This is where the great paradox comes to the fore: the pious Cromwellian liberators of England from the tyranny of Monarchic rule sing about a God that desires revenge and death. Even Riccardo, who fears Elvira’s sanity will be forever lost if Arturo is executed, sings of pity and compassion. As this conflict within the Puritan ranks seems to reach hopeless heights a messenger announces that Cromwell has triumphed and Arturo is set free; the God of love and compassion triumphs.
The Science of Music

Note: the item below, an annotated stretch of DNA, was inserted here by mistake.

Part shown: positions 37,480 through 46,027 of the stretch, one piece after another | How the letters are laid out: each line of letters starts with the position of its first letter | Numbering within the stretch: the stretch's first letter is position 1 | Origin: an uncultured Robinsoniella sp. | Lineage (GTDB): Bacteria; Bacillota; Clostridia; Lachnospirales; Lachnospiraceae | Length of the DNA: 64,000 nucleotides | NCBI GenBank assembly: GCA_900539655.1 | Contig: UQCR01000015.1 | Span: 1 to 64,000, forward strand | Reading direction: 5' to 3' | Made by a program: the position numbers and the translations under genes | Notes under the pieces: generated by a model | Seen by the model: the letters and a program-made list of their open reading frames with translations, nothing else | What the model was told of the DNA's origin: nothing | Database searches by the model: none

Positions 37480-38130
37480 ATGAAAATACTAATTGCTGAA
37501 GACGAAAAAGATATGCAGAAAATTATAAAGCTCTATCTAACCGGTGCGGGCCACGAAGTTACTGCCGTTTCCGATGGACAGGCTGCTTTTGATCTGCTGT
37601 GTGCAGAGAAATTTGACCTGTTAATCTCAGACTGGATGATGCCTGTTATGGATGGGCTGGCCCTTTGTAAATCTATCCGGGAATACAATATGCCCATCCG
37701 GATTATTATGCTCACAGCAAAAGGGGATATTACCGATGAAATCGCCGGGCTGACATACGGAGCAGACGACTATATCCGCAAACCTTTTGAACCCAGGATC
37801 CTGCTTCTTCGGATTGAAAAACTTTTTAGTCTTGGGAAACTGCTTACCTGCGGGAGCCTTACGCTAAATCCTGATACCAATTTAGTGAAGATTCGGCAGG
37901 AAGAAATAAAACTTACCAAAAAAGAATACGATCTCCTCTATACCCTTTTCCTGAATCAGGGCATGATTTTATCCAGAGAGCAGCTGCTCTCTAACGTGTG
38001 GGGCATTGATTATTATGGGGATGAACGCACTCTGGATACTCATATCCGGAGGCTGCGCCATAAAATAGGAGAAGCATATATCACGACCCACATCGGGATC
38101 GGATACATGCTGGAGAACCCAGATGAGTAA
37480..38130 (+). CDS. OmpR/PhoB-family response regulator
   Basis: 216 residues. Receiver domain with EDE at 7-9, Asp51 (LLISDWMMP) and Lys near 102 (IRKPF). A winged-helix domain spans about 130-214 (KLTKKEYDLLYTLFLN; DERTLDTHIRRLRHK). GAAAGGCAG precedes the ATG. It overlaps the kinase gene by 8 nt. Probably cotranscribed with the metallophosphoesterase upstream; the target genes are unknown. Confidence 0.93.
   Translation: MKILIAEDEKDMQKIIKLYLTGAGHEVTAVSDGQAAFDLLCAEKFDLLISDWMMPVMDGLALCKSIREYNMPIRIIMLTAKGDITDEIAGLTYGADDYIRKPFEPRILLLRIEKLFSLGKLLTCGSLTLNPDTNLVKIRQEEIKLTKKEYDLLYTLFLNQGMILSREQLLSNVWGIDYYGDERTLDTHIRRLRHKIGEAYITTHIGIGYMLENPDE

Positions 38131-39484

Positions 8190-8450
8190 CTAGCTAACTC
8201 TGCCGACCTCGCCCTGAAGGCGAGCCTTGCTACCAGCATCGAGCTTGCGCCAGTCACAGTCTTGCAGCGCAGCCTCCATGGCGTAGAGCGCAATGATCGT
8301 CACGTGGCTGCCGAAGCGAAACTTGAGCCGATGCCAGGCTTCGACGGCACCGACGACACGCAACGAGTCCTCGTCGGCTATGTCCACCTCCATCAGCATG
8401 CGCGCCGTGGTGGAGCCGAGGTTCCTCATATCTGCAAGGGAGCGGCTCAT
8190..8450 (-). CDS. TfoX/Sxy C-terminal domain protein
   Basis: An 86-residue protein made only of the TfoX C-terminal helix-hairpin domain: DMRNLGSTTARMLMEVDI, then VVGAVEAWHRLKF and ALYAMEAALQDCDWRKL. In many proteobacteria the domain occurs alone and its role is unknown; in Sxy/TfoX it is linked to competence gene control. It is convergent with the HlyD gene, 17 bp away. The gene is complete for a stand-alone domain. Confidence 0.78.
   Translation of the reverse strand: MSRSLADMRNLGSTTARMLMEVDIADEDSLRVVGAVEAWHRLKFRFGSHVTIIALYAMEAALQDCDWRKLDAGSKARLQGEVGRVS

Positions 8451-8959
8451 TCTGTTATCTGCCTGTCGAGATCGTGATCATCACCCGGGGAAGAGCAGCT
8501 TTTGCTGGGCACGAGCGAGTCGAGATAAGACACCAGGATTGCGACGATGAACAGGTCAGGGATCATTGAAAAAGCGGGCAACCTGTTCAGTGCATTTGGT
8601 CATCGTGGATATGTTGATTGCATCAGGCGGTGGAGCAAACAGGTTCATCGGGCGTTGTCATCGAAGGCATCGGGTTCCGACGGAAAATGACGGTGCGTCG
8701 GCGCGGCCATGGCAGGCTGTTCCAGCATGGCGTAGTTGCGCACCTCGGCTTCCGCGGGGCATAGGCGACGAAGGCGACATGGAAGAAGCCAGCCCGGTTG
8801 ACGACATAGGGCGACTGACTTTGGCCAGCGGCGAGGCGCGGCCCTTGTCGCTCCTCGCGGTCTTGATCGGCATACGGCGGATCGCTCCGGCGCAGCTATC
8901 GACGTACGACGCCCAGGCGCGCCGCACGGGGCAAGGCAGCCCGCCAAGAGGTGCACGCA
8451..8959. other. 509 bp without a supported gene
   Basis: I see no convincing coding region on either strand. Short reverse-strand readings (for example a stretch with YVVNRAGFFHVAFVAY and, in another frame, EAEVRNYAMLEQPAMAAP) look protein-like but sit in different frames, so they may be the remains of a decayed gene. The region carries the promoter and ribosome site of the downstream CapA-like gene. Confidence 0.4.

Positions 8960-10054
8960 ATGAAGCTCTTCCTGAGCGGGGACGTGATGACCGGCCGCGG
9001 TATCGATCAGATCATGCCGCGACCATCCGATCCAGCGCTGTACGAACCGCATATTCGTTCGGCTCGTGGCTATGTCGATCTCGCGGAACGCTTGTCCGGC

Following the performance Speight Jenkins led a question/answer session that appears to be a common event after Seattle Opera performances. LYM organizer Jenny Burns asked the general director what his orchestra was tuned to and if he would consider switching to the scientific tuning of C=256 Hz. During the session, there was a fun back and forth about the disintegration of great professional singers due to the strain of shifting at a higher tuning. Jenkins argued that we have more proficient singers today, than ever before. We continued the dialogue following the Q&A session, elaborating the political fight that Verdi waged for this scientific tuning, for the sake of the artistic idea, which is lost with a raised pitch that doesn’t cohere to the natural tuning of human singing voices. All great classical composers since Bach wrote specifically around those shifts, and Verdi and Rossini supported legislation in Italy to standardize the lower tuning, known as the “Verdi pitch.”